It’s interesting to overlay a chart of the price of Bitcoin with Google Trends to see how correlated they are. The people who make money are either the contrarians or the ones who ride the wave and sell at the high point, which is near impossible unless you have an amazing fortune-teller. Everyone likes to talk when things appear easy. No one talks about safe, consistent investing because it’s boring and no one talks about their losses.
Ever since my college finance classes, I’ve been bewildered why people put any confidence in technical analysis. When analyzing stocks there are two different methods: technical analysis and fundamental analysis. Fundamental analysis is the kind Warren Buffett does. You may have heard of this guy. He’s widely considered to be the best investor of all time. Not to mention one of the world’s richest people. Most successful investors investors do fundamental analysis.
You may even say real estate developers, business owners and anyone who analyzes a business based on fundamentals like revenue, profit and cash flow, are basing their decisions on fundamental analysis. It’s what sound investing is built on.
On the other hand, there’s technical analysis, which by some is considered akin to tarot card reading. This kind of analysis focuses on reading the charts and trying to predict what the market will do based on what it’s done in the recent past. This method is not taken seriously most investors.
In fact, all the big time investors, from Buffett to Peter Lynch use fundamental analysis. In 2008 New Zealand’s Massey University published a study looking at 5,000 different technical analysis strategies and concluded that NONE of them produced results better than throwing the dice.2
That’s all I’ll say about technical analysis for now. Email me if you’d like me to write more about it or comment below if you have an opinion on whether or not it’s useful. (Hint: it’s not!)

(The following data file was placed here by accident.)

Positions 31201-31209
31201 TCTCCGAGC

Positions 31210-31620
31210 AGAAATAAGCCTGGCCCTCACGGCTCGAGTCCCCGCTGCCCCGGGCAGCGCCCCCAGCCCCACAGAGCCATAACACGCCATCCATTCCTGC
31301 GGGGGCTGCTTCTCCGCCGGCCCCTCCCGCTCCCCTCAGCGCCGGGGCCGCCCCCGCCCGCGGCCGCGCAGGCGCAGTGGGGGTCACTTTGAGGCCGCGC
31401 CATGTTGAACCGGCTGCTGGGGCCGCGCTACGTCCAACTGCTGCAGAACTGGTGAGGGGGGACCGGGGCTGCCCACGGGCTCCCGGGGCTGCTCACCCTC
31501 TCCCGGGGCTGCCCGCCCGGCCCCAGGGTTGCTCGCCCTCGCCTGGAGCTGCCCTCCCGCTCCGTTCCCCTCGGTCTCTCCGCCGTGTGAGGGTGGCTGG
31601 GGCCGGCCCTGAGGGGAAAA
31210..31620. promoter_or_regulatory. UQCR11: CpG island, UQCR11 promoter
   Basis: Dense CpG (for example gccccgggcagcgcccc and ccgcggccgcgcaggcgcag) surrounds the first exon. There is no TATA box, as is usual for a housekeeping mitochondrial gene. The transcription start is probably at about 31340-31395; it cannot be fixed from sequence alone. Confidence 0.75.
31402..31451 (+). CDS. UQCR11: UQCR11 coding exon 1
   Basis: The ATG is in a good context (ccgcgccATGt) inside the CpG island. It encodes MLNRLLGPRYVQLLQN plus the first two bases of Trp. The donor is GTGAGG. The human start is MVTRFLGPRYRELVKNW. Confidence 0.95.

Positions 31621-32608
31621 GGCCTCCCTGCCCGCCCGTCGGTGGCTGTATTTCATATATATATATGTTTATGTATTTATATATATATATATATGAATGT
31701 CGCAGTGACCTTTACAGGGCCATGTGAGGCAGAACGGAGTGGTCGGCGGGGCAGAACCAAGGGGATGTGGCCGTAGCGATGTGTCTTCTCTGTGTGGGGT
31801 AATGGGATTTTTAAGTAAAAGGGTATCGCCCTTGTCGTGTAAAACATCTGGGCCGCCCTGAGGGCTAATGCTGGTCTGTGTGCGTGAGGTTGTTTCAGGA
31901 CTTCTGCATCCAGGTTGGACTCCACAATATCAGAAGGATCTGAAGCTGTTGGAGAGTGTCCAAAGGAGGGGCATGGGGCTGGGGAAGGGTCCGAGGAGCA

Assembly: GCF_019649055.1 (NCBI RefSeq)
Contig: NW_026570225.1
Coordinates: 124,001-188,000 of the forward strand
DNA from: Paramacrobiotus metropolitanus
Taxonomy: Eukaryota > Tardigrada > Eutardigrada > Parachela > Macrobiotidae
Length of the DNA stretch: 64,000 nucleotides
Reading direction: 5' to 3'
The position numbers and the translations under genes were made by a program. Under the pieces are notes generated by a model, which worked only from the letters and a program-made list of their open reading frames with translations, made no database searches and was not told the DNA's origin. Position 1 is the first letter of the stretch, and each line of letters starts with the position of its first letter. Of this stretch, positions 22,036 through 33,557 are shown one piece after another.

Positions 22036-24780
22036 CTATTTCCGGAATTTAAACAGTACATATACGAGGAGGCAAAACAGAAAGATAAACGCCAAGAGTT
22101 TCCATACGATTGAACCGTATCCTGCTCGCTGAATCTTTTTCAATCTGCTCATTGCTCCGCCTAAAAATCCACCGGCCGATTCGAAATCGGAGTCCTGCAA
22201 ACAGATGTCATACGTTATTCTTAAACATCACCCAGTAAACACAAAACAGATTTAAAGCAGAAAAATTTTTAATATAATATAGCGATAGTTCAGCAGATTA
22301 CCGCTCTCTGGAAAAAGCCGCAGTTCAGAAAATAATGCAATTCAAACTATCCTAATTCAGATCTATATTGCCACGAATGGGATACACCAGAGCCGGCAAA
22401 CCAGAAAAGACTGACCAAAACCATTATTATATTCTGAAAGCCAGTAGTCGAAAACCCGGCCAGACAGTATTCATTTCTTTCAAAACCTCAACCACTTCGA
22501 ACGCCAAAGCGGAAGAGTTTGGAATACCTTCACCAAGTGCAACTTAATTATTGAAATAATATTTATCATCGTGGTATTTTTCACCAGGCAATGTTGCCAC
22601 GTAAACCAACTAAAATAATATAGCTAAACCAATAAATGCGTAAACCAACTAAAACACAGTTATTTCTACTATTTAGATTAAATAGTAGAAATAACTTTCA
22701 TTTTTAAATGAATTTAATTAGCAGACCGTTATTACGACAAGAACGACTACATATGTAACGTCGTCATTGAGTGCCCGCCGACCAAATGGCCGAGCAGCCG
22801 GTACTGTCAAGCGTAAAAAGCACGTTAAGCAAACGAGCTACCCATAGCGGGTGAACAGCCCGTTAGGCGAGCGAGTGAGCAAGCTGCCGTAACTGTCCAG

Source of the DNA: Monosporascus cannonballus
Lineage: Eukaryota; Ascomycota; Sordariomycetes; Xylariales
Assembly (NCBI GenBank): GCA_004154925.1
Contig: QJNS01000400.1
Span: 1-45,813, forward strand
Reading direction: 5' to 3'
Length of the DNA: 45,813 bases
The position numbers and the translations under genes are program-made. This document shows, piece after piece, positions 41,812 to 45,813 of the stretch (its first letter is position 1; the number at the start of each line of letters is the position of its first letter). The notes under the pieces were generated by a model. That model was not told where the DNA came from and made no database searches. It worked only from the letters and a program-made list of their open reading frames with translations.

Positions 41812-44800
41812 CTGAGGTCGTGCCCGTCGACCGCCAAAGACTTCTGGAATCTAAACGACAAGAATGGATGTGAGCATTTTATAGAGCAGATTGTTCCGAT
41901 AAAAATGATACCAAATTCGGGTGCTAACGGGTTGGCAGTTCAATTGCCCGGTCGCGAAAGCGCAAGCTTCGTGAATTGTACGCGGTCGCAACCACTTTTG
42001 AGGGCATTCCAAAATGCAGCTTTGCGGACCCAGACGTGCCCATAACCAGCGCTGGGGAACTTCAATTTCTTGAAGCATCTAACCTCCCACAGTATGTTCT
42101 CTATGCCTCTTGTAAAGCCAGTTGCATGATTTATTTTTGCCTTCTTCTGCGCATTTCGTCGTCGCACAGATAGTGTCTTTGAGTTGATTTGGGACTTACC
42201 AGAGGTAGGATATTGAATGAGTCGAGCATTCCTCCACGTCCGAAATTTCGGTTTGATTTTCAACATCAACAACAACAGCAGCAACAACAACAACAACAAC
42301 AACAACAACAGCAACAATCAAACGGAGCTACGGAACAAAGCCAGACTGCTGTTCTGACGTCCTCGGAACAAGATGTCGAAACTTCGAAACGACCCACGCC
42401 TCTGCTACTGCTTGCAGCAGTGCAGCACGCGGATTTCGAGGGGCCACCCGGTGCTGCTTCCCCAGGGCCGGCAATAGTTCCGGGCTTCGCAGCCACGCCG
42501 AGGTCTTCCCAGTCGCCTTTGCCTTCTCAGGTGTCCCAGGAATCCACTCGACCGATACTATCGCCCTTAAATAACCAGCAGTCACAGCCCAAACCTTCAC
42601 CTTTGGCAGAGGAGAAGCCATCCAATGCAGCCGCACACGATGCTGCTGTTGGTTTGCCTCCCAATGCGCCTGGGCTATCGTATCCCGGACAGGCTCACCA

Hot tips from smart people – Is it investing?
The last type of investment to stay away from is any hot tip from ‘smart people.” You know how it goes. A friend tells you about this deal his friend is involved in. It’s a company that makes a new juice or gadget or whatever and it’s going to change the world. Now is the time to get in on the ground floor. You’ll make millions. Everyone’s eyes are big and they’re excited about how much money they’re going to make. Until they lose it all.
It’s this excitement and euphoria which leads people to put aside their fundamental analysis and common sense and invest anyway. This happens with crypto, real estate, business deals or any other category. It’s the investment that’s too good to pass up. The one that must be done NOW! It’s the one that’s going to set you for life, but you’ve got to act fast.
There do, in fact, exist deals that are amazing, but consider the risk. Think about Warren Buffett’s #1 rule of investing: Never lose money. If you’re building a portfolio and you lose all or a big chunk of your money, say 50%, you need to make a 100% return just to get your money back. How hard is that? Pretty tough. One bad decision could take 7-10 years to come back from. Maybe that’s why Buffett doesn’t do it and why he’s one of the most successful investors ever. Hey, but if you’re smarter than him, go for it. (Hint: there’s only one Warren Buffett and it ain’t you)
So if all these popular investments aren’t worth your time, then what is? It turns out something far less glamorous and much more boring: Investing consistently in low-cost Index Funds, which we’ll cover in the next article.
What do you think? Have you invested in any of these and done well or lost your shirt? Share your thoughts below.